If you are in debt and allow credit card and other bills to go unpaid, you may soon be dealing with a debt collection agency. In the UK, the Office Of Fair Trading (OFT) monitors the behavior of debt collectors. This regulatory capacity includes the issuance of guidance for parties attempting to recover debts resulting from consumer hire agreements or consumer credit. The most recent OFT debt collection guidance was created in October 2011 and states what is expected of all parties pursuing debts related to consumer credit.
Per the Consumer Credit Act 1974, the OFT must license most businesses that provide goods or services for hire or on credit or who lend money to consumers. July 2003 marked the first time that the OFT provided guidance regarding debt recovery activities. Third party organizations and advisers may file complaints with the OFT regarding debt collection practices of collection agencies, creditors, or creditor debt collection units.
Consumers are provided separate debt collection guidance by the OFT. The document educates consumers about why they may be contacted by a debt collection agency and what they should do if they owe the money. It also outlines what consumers should expect from debt collectors. This includes being informed of who the collector is, whom the individual works for, the role of the collector, and the reason for making contact.
Collectors are expected to contact consumers at reasonable times and only enter the home if invited. They should pre-schedule home visits and leave the property when asked. Collection letters should include details regarding the collector, reason for contact, and legal process for collecting the debt. A collector should always provide basic information regarding a debt, including the amount owed. Upon request, collectors should provide additional information such as the contents of the original agreement and whether it was altered.[needhelp01]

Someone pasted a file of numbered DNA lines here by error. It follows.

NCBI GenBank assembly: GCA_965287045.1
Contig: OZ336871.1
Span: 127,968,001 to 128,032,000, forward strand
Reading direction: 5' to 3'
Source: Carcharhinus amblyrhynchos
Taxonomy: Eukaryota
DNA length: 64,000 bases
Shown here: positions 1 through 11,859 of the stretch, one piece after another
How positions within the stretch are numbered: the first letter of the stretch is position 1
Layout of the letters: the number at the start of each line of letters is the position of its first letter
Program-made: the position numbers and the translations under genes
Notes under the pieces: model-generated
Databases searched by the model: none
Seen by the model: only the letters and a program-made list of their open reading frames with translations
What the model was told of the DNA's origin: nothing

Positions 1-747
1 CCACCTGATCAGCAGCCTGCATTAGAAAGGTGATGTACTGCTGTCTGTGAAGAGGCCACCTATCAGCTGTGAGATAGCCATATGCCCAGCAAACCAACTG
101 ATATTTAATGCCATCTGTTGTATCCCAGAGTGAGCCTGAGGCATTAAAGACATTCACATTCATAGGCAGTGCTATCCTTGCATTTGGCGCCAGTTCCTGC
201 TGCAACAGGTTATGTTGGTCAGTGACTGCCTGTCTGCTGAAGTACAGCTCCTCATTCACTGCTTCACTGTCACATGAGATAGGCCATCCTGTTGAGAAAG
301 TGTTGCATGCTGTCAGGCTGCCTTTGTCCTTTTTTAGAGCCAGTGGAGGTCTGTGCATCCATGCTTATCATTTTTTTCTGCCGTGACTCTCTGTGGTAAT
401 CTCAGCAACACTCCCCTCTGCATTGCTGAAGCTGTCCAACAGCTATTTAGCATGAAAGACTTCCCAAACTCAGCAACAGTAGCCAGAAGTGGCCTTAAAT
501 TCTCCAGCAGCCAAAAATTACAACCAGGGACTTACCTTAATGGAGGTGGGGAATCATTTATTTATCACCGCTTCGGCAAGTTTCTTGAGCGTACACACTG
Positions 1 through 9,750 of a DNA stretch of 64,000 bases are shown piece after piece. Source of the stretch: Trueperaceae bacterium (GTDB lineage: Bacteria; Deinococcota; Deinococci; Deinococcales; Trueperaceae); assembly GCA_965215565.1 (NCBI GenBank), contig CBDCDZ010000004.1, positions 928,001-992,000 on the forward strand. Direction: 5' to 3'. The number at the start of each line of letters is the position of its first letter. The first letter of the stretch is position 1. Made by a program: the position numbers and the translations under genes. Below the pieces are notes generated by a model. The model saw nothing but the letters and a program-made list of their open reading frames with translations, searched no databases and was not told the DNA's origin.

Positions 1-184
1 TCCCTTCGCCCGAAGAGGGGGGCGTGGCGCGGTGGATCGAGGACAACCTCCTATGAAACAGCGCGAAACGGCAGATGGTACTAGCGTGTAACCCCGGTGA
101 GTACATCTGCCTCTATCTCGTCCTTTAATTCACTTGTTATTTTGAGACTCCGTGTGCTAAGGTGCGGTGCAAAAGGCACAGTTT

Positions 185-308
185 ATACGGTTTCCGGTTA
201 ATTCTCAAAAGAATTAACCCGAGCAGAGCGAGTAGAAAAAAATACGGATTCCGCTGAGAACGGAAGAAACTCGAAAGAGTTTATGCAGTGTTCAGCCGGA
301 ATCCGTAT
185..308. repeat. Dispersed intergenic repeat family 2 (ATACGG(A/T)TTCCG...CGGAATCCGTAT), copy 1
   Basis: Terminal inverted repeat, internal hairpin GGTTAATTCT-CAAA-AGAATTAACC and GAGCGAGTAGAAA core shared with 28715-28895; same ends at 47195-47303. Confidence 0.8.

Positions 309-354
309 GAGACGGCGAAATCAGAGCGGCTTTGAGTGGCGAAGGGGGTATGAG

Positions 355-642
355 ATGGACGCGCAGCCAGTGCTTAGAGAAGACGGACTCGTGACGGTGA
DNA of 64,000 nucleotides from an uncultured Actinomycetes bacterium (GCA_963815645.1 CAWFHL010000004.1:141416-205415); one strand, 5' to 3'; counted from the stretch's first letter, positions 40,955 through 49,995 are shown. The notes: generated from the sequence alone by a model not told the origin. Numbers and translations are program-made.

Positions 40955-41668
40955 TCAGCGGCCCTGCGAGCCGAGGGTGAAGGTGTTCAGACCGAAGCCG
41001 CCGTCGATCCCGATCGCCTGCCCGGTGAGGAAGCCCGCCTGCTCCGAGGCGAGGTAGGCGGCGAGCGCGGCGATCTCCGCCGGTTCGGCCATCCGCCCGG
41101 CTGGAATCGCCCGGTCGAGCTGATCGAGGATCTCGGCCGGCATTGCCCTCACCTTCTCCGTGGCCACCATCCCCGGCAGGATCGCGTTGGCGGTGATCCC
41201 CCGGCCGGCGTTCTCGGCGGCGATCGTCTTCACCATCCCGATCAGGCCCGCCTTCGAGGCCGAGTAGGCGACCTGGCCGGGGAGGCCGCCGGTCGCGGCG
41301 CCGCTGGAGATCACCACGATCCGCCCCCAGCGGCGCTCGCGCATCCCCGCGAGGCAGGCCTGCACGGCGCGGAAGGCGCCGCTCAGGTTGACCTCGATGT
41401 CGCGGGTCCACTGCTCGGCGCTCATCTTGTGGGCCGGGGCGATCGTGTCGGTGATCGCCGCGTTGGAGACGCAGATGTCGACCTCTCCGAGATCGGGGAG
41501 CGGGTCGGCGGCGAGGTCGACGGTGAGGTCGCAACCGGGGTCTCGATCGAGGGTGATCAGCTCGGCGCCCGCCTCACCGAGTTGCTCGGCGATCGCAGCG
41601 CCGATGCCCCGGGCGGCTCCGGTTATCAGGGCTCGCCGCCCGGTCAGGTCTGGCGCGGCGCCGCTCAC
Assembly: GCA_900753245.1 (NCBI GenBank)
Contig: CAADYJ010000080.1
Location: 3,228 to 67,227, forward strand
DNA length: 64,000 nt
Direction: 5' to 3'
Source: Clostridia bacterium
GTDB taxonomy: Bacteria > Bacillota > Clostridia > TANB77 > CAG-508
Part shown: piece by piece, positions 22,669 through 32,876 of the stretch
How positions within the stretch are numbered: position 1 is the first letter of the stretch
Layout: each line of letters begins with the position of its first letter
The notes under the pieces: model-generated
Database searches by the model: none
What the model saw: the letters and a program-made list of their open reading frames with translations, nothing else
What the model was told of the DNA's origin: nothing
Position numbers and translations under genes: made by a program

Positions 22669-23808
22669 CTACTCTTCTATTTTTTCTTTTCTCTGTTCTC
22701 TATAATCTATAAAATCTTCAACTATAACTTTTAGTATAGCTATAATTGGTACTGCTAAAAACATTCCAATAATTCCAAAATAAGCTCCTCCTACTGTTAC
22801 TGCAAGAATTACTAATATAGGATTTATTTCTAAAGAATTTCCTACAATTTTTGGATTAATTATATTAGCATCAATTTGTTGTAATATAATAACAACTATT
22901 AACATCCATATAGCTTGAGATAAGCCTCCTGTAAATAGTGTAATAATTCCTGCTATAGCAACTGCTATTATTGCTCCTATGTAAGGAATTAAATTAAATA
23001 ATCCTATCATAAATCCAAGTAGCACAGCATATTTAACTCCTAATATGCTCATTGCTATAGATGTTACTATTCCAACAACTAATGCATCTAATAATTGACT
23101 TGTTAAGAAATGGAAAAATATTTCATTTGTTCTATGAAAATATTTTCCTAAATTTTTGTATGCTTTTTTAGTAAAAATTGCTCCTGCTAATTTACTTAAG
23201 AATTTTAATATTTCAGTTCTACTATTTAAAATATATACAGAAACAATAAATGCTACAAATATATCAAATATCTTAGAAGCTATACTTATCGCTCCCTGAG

Debt collectors should not harass consumers with frequent phone calls or make unauthorized visits to locations like the workplace. They should never make statements or gestures that could be interpreted as threatening. Consumers should never be pressured into increasing payments to more than outlined in repayment plans, paying in full, or borrowing money or selling property. Debt collectors do not have the legal power of bailiffs and should never make consumers think they are bailiffs or have equivalent authority.
If consumers feel they have been subject to this or other forms of harassment by debt collectors, they can take action. They should first contact the creditor or its collection representative with their complaint. The entity has an eight-week period to review and respond to the issue.
If the outcome is not satisfactory to the consumer, the Financial Ombudsman Service should be contacted. This independent organization helps settle disputes between consumers and businesses that provide financial services.
After a complaint form and relevant documentation are submitted to the Financial Ombudsman Service, the issue will be investigated. The organization has official authorization to settle financial complaints and makes its determinations on a case-by-case basis based on the facts. A decision made by an ombudsman is final.